May 16, 2013

"Water that has been trapped in rock for more than a billion years... might contain microbes that evolved independently from the surface world..."

"... and it's a finding that gives new hope to the search for life on other planets."
"It's managed to stay isolated for almost half the lifetime of the Earth," [said Greg Holland, a geochemist at Lancaster University in England]. It's a time capsule. And it doesn't just hold water. "There's a lot of hydrogen in these samples."

That's significant because hydrogen is food for some microorganisms. Hydrogen-eating microbes have been found deep in the ocean and in South African mines where chemical reactions in the rock produce a steady supply of hydrogen. And that hydrogen, says Holland, "could provide the energy for life to survive in isolation for 2 billion years."
Now, do you see why we need to go to Mars?

Or do you think that we ought to start worrying about alien microbes liberated from the depths of Earth?

89 comments:

John Lynch said...

Medea hypothesis.

"... multicellular life, understood as a superorganism, is suicidal; in this view microbial-triggered mass extinctions are attempts to return the Earth to the microbial dominated state it has been for most of its history."

Mitchell the Bat said...

A classic cartoon: Link.

Balfegor said...

Eh, we were all looking forward to Shoggoths when the Russians breached Lake Vostok and announced they had found a new form of life, but it turned out to be a false alarm.

elkh1 said...

Humans will squeeze out from the cracks in another million years.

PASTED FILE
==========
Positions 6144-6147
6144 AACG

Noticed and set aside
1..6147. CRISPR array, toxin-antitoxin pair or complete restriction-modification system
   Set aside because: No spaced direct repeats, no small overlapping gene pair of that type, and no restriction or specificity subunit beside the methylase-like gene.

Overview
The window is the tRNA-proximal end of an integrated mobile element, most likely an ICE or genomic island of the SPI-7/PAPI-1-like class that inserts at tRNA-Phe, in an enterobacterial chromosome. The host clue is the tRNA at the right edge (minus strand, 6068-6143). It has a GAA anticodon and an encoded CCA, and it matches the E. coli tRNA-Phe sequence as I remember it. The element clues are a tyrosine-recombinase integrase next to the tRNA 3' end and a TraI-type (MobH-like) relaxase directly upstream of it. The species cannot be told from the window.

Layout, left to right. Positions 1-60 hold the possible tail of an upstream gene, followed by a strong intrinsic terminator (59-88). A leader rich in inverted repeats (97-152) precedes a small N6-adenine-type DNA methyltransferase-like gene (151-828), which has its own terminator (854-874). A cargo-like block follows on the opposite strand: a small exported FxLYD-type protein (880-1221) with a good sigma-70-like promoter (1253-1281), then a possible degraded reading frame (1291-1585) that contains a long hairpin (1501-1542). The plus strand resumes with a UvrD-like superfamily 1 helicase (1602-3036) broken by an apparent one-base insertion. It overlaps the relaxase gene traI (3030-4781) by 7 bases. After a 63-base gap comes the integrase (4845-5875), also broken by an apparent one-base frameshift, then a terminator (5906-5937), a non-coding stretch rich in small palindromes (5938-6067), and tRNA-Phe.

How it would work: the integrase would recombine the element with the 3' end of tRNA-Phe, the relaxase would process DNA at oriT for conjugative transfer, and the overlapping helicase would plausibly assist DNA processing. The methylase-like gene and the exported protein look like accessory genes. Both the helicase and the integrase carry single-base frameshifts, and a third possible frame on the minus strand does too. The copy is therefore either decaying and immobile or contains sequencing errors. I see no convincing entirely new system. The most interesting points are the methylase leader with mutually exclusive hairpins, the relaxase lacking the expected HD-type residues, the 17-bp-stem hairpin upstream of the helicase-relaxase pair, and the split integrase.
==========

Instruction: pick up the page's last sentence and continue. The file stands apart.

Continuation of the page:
Bender said...

Yes, we need to go! So great is the need, that we need to hype and sensationalize and manufacture reasons for doing so. These "scientists" need the billions of dollars that will be spent on these projects!

edutcher said...

We ought to start worrying about the microbes liberated from the depths of Chicago.

PS Yes, Madame, our future is out there and the Lefties have forestalled it to pay for their Welfare State.

Nonapod said...

It would be pretty amazing if they found life made up of biochemicals that where of the opposite chirality (enantiomers) of modern organisms. Or completely RNA based lifeforms.

The Drill SGT said...

I predict the next step will be a call to stop drilling anywhere any time lest we either:

- pollute/corrupt this treasure of science

- unleash the alien plague on humanity

traditionalguy said...

If this doesn't excite me any more than mosses do, what does that say?

The evolved sea creatures are enough to excite me and they live a lot closer.

But this ancient water could interest Mayor Bloomberg who can ban it to protect us from the salt in it.

bagoh20 said...

I think it's to the point now where finding extraterrestrial life is gonna be kind of anticlimactic. It's seems pretty certain to my mind that it's out there, and that we will eventually know it as a common inevitability of certain chemistry and temperature ranges. And the sheer enormity of the numbers and probabilities mean there is someone out there far superior to us. If so, do we really want to meet them?

gerry said...

Life is of such low value here (ask Kermit Gosnell and his supporters in Planned Parenthood), why go elsewhere to find it?

"Hey, new life! Oops, I have to suction out my uterus."

wholelottasplainin' said...